Chen Guangcheng himself is familiar with this technique as he was victimised by it during the farcical trials in 2006 that led to his 51-month jail term for allegedly obstructing traffic and damaging property. Shandong authorities did everything possible to prevent Chen's lawyers from appearing in court and tried to cover this misconduct by appointing as Chen's ostensible defenders two lawyers from the same law firm that has now been foisted on his nephew under the guise of 'legal aid'.
Such shenanigans are not new and are common in cases authorities deem sensitive, for whatever reason. I encountered this problem when advising the family of a detained man unwise enough to have supported the losing side in a quiet but bitter power struggle between the party political-legal secretary and the public security chief of Inner Mongolia. The accused's Hohhot lawyer, who alienated the police by repeatedly pointing out their illegal overtime detention of her client, was herself detained and freed only after promising to cease her efforts. She was so intimidated that she not only gave up the case but also the practice of law. Police coercion also forced the two senior Beijing lawyers I persuaded to take over the case - one a former prosecutor - to abandon it.
To be sure, the party's mistreatment of lawyers and their would-be clients often takes subtler forms. If local judicial bureaus, which operate under the Ministry of Justice but in concrete cases are usually more responsive to local power holders, do not flatly deny lawyers the right to take on certain representations, they may instead present formidable barriers to their doing so. They may insist, for example, that a lawyer bold enough to take on a controversial assignment first obtain the formal agreement of all his law firm partners, and they may dictate the terms on which the defence may be waged.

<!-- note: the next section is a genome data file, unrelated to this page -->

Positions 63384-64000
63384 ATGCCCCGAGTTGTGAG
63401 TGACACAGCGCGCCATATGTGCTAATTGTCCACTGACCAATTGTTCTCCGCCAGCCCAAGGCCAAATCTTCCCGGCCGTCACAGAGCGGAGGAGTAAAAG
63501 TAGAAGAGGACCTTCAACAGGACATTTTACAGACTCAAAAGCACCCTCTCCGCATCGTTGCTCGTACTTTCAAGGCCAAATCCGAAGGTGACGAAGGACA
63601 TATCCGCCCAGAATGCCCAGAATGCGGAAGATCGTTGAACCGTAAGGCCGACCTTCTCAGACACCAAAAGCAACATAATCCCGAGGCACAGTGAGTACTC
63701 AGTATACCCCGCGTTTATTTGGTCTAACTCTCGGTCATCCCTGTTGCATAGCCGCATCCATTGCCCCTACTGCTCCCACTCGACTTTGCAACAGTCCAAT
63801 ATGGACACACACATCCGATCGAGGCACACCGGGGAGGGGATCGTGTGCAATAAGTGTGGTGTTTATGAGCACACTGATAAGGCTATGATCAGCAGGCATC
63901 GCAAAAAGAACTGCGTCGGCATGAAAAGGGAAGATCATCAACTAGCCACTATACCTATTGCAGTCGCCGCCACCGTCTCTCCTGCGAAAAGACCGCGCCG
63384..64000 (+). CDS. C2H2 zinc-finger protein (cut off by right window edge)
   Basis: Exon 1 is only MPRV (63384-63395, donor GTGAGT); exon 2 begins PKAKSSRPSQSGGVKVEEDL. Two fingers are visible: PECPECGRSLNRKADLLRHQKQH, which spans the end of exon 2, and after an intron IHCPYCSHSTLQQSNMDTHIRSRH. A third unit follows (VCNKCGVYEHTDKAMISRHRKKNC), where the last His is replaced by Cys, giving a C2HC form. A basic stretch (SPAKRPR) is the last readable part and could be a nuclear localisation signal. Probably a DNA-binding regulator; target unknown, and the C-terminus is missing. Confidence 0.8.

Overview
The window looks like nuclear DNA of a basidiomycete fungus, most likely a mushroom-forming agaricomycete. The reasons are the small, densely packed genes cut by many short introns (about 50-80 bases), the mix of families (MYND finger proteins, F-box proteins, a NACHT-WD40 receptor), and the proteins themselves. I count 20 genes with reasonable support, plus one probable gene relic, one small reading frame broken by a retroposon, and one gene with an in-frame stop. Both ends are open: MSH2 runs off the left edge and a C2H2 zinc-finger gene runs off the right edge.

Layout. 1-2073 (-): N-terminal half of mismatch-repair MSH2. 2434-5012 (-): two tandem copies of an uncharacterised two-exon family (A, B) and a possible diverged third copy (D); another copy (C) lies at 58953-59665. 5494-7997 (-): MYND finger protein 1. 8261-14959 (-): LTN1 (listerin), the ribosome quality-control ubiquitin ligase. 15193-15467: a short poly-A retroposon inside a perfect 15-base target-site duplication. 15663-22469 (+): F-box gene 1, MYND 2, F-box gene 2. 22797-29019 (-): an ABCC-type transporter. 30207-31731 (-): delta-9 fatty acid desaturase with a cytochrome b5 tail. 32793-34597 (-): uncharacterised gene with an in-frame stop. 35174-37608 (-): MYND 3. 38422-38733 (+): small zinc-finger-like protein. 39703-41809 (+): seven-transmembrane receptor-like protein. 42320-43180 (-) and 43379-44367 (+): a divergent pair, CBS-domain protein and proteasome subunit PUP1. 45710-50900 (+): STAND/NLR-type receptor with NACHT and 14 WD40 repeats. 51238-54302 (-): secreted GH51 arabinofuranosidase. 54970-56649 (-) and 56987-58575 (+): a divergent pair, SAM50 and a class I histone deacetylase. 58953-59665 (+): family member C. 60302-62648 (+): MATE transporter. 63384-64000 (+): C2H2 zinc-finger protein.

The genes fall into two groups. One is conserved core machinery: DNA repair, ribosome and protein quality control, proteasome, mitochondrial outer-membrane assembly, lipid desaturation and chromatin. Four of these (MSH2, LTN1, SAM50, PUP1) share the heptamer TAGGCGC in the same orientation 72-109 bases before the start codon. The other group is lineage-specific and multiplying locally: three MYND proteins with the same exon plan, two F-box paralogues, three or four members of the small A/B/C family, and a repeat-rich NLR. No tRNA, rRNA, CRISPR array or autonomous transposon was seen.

Moreover, as Gu's would-be lawyer confirmed, the judicial bureau often forbids lawyers to have contact with the media, thereby eliminating a check on law enforcement abuses. Informal pressures, including suggested 'vacations', frequently prevent counsel from entering a case, as happened following the 'residential surveillance' inflicted on the celebrated artist Ai Weiwei.
Defence counsel who refuse to toe the line risk their own prosecution and loss of their lawyer's licence, even if the prosecution is ultimately dropped. Vengeful local officials - such as the now lawyer-less Bo was when controlling Chongqing - can secure the conviction and substantial sentencing of recalcitrant lawyers, as the case of lawyer Li Zhuang illustrated.
These cases are legion and make a mockery of China's claims to have established 'a socialist rule of law with Chinese characteristics'. Until the right to effective counsel is recognised in practice as the cornerstone of criminal justice, China's 'soft power' efforts are destined to fail.
Jerome A. Cohen, a law professor at NYU and co-director of its US-Asia Law Institute, is also adjunct senior fellow for Asia at the Council on Foreign Relations. See www.usasialaw.org